Meaning of Plow Pose
Plow pose in Sanskrit is known as Halasana. Halasana is so-called because in its final pose it resembles a plow. Halasana can be classified as ‘ hah-LAHS-anna. Hala means is plow or plough. Plow pose is both a forward bending and a semi-inverted pose. Practicing plow pose and Sarvangasana make you prepare for the more advanced yoga poses.
How to do plow pose: steps of doing halasana
- Lie flat on the floor, facing upward.
- The legs should be straight and together.
- Slowly raise the legs to the vertical position; use the abdominal muscles as much as possible and the arms as little as possible.
- Raised the legs over the head, the buttocks and hips should also be simultaneously raised.
- Slowly lower the feet toward the ground behind the head and if possible touch the toes to the ground behind the head.
- Those who are unable to touch their feet on the ground can allow feet to suspend above the floor.
- For the entire process, the legs should be straight.
- Do breathing slowly and deeply.
- This is the final pose and stay here as per your convenience.
- While coming to the original position, the arms should be placed behind the back.
Breathing pattern for plow pose
- Inhale while raising the legs at 90 degrees.
- Exhale while bringing your legs to the ground.
- While maintaining the pose, do inhaling and exhaling slowly.
- Take deep breathing and come to the original position.
Advice to beginners
- It is difficult for the beginners to touch the toes to the floor behind the head.
- For beginners, it is better to suspend the feet above the floor, keeping the legs straight.
- Beginners should place their fists under the buttocks with the knuckles facing upwards.
- Practice it regularly for some time to make the back more supple so that toes will gradually move nearer to the ground.
- The basic focus should stretch the muscles progressively, not permanently by force.
- The practice of yoga poses like paschimottanasana, yoga mudra, janu sirshasana and shashankasana will help the practitioners to be perfect in halasana.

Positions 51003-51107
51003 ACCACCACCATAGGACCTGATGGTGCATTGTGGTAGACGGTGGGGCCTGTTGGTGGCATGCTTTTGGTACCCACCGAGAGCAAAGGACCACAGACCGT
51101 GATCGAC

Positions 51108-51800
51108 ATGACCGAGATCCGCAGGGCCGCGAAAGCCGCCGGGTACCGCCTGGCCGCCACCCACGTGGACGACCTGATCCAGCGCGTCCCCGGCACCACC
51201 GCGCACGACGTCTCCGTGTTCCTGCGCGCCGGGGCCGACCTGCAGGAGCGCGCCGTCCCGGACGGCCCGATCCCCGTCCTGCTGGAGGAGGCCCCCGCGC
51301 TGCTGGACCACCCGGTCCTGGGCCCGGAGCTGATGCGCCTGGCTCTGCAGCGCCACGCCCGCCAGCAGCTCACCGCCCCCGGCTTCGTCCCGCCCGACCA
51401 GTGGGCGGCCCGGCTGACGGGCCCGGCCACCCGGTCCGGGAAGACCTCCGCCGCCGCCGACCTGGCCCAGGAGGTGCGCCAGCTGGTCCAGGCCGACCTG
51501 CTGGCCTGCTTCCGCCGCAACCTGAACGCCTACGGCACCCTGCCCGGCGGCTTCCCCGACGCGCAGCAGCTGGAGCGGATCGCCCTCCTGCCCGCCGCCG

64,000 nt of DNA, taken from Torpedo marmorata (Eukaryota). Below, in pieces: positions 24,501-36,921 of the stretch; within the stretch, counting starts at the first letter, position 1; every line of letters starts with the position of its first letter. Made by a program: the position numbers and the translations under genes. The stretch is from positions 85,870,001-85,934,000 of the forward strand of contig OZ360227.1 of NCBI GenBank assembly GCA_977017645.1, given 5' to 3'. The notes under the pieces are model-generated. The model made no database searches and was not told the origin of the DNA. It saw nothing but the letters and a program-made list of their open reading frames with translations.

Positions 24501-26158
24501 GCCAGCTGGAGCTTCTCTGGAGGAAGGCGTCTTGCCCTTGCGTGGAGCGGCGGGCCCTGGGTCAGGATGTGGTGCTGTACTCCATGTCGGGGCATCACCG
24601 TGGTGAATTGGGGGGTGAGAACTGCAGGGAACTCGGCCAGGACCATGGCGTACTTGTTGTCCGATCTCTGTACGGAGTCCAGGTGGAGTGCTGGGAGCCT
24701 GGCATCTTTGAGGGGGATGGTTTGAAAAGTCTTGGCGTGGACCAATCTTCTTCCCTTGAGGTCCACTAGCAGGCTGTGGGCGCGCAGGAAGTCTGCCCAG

- For a practitioner, it can be maintained up to five minutes and even more as per one’s convenience.
- Beginners should start with about ten to twenty seconds in the final pose and increase by a few seconds every day.
- If you don’t want to count seconds, do at least 10 breathing in the final stage.
It is better to follow the following sequence while practicing of halasana
- Lower the feet into halasana
- Some or all of the variations
- Return to lying position on the floor
- Counterpose: Any backward bending yoga poses can be used as a counterpose of halasana. However, the best yoga poses, which can be done as counterpose are matsyasana, ushtrasana. supta vajrasana and chakrasana
Time to perform
- The best time to practice plow pose is early in the morning before breakfast and late in the afternoon before dinner.
- The yoga pose should not be practiced after meals or after vigorous exercises.
There are few limitations of plow pose. These contraindications should be kept in mind while practising halasana.
- People who suffer from hernia, slipped disc, sciatica, high blood pressure or any serious back ailments should not do halasana.
- One shouldn’t use force or sudden jerks to touch the floor under any circumstances.
- If you are still in doubt, take the guidance of a yoga expert.
Tips to perform plow pose
- For maximum benefits of the pose, use only the abdominal muscles to raise the legs without any help of the arms.
- Before returning to the starting position, the arms should be placed behind the back to minimize strain.
- While returning to the original position, the movement should be slow and controlled, using the abdominal muscles as much as possible.
- The legs should be lowered gently to the ground without any thud.
- The back of the head should remain in contact with the floor throughout.
9 benefits of plow pose
- Plow pose makes the entire spine supple.
- The practicing of it helps to stretch the muscles and loosens the vertebrae.
- Halasana tones the nerves both inside and outside the spinal column. This leads to better efficiency of all the organs in the body.
- Since the practice of plow pose exerts pressure on the neck region thus enhances the efficiency of the thyroid and parathyroid glands.
- The abdominal organs are massaged and muscles are strengthened. Accordingly helpful to alleviate constipation, dyspepsia, diabetes, and other abdominal ailments.
- It helps to decongest and revitalize the liver, spleen, kidneys, pancreas, and adrenal glands.
- Plow pose helps to remove backache, neck ache, and headache.
- The regular practice of it induces the states of pratyahara (sense withdrawal), which is good for meditation.
- The practice of it is good for high blood pressure as they will not feel a rush of blood in the head region.
The following joints are involved while practicing of plow pose. Spine cervical flexion; thoracic flexion; lumbar flexion; sacroiliac joint nutation; hip flexion, adduction, internal rotation; knee extension; ankle dorsiflexion; toe extension; scapula adduction, downward rotation, elevation; glenohumeral joint external rotation, extension, adduction; elbow extension; forearm pronation; wrist extension; finger and hand flexion to clasp hands.